So immediately after I finished the first forty days of mark-making, I started a second. And since by the end of the first I was working almost exclusively with conté crayon, I decided to switch to ink - my favourite wet medium. I chose another home-made sketchbook - a larger one this time (8 inches square) but, like the first, filled with a mixture of different types of paper. Same principle as before - a minimum of one page a day, any mark. And so I began again.
Then ... frustration! Nothing I did seemed to work out. After becoming really comfortable with the conté crayon all I seemed to get now were ugly, splodgy marks and puddles of ink on the page. And there was another problem. I had to wait for the ink to dry before I could turn the page! So not only did I not like what was happening but I couldn't move on and try something else straightaway.
One of my favourite studio rules is that whatever it is I'm doing - dyeing, drawing, collage - I set out to do at least 10 variations of it. This is because I often find that it's the 7th, 8th and 9th variations that are actually the best - the things I hadn't even thought of when I started. I like to work quickly and encourage the ideas to keep flowing from one sample or drawing to the next. And that's how I had been working during the first forty days ... and now I couldn't.
By the evening of day two (note the extent of my patience!) I was on the verge of running down to the studio and cutting a pile of loose sheets of paper to work on instead of using a book. I talked myself out of it. Partly because it was late and I was tired. But mainly because I reflected that if this was how it was to be, that was going to be part of the practice and I needed to adjust to that. It would mean slowing down and being more deliberate. Taking more time to consider what was happening before moving on.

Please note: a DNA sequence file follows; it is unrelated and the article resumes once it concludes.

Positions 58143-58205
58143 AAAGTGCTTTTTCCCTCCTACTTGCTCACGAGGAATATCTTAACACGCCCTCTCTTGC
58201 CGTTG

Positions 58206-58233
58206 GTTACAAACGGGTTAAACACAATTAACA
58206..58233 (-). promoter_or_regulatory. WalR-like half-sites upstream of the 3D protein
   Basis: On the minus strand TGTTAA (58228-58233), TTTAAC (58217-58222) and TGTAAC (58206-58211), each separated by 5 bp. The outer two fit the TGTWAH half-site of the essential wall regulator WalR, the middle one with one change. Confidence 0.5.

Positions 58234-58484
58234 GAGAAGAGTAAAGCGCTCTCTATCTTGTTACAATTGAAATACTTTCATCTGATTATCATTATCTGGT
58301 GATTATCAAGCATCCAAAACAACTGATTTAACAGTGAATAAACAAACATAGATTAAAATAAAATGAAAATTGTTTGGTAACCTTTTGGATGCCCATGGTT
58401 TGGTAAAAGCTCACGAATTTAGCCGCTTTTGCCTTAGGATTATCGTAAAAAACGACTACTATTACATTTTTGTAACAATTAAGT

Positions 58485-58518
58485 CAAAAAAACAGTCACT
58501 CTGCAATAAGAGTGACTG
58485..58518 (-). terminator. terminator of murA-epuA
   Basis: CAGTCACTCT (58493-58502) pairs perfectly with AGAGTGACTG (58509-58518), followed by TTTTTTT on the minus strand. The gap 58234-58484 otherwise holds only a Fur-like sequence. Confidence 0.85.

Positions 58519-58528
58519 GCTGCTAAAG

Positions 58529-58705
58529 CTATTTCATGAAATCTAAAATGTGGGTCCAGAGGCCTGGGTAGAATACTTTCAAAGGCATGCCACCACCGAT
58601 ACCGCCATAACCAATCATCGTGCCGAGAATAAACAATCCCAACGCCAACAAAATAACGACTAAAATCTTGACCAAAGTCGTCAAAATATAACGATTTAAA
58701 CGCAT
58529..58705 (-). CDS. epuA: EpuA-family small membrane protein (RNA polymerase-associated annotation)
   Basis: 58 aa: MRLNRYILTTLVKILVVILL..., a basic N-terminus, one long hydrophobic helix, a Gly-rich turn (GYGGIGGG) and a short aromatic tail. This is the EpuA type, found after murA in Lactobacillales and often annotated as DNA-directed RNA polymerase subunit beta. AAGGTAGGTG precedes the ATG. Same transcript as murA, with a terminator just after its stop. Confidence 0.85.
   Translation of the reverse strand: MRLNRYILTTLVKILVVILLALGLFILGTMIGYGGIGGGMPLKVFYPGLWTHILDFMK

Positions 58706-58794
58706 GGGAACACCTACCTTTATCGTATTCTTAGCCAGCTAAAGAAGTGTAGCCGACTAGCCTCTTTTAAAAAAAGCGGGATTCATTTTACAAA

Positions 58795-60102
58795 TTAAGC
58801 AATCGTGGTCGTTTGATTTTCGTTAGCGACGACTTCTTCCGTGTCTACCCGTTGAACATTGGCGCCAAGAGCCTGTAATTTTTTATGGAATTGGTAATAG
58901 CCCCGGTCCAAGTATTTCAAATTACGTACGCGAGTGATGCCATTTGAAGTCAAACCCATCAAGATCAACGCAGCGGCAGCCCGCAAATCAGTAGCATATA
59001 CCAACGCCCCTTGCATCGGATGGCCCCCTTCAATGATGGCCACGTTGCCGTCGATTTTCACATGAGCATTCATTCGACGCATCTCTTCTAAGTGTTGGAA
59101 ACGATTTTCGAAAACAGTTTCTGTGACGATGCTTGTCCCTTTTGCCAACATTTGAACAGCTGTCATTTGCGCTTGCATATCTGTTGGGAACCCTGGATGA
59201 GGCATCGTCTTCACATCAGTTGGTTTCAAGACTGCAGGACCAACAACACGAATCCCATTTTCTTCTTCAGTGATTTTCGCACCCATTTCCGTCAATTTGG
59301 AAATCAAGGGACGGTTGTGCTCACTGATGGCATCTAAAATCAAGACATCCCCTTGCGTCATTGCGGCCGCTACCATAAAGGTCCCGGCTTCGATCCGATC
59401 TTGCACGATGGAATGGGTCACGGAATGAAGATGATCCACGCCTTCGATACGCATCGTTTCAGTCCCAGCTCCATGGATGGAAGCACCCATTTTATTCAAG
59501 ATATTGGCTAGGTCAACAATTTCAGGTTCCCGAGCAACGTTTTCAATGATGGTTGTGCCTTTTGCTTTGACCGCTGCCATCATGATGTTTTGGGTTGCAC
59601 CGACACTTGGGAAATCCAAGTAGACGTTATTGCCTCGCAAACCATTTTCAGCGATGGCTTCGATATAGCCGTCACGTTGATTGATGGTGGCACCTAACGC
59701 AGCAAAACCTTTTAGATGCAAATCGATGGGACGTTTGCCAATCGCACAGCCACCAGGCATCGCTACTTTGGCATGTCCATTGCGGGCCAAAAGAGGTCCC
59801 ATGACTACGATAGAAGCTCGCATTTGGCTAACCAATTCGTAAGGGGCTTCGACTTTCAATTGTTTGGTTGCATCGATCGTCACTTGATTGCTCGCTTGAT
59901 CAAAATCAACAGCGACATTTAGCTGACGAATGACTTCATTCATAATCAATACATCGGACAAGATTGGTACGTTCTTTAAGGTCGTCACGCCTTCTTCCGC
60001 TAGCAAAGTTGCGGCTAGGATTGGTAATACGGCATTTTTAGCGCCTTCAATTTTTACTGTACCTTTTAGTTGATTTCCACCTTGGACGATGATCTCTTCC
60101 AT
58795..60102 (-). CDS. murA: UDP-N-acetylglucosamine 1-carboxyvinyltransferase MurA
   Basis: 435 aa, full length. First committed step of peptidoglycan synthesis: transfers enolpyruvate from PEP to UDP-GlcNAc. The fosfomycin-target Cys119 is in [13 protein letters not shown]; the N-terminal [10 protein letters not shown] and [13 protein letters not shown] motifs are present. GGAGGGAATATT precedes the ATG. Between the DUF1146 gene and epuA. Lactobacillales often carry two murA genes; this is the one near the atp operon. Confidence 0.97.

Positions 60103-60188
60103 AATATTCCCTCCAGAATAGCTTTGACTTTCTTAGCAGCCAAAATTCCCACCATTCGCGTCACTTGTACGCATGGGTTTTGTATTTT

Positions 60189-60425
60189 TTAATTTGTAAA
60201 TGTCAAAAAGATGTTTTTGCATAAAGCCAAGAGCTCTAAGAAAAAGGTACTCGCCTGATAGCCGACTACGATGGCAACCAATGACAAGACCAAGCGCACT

The first week was painful. I was interested in bleed effects but kept using too much ink or too much water. So my marks would start out looking gorgeous and then degenerate into a splodgy mess. Oh yes, and the wet pages took ages to dry. I had to change my approach. Below are the most acceptable results from that week.
In week two I was placated by some good results from combining Indian ink or Sumi ink (both water-resistant) with the fountain pen inks I favour. There were some pleasing resist effects and contrasts in texture.
There was a sort of breakthrough around Day 16. I changed some of the tools I was using and tried new ways of applying the ink to the page and good things happened. I started to see some unexpected effects that I could get excited about. I also settled into a series of variations on horizontals cut by verticals, playing with different densities and line qualities. I recognise the inspiration of wetlands and reed beds and sometimes I emphasise it. The line between mark-making and drawing is a very thin one - at least in my case.
I had been using pieces of scrap paper as a mask - brushing or sponging ink off the edge - and around day 25 discovered I could mono print the dried ink from these scraps onto a damp page - gorgeous! I also experimented with adding torn pieces of masking tape, which takes the ink differently.
Today is Day 33. There are still "bad" pages - experiments that don't work out or where I have been careless or heavy-handed - but they don't bother me so much. Of course the whole experience has been entirely consistent with the underlying principle of my "rule of 10" - the value of pushing yourself beyond your initial idea in order to discover the thing you hadn't imagined. And the need to pay attention to what is happening and respond to it - change tools, change my approach.
With seven days to go I notice that I'm repeating myself more - recreating marks or effects that I like. Not a bad thing but I think one advantage of doing this practice in forty day blocks is the opportunity to change something each time, to stop it becoming habitual and keep it fresh. I have several ideas for the next 40 days ...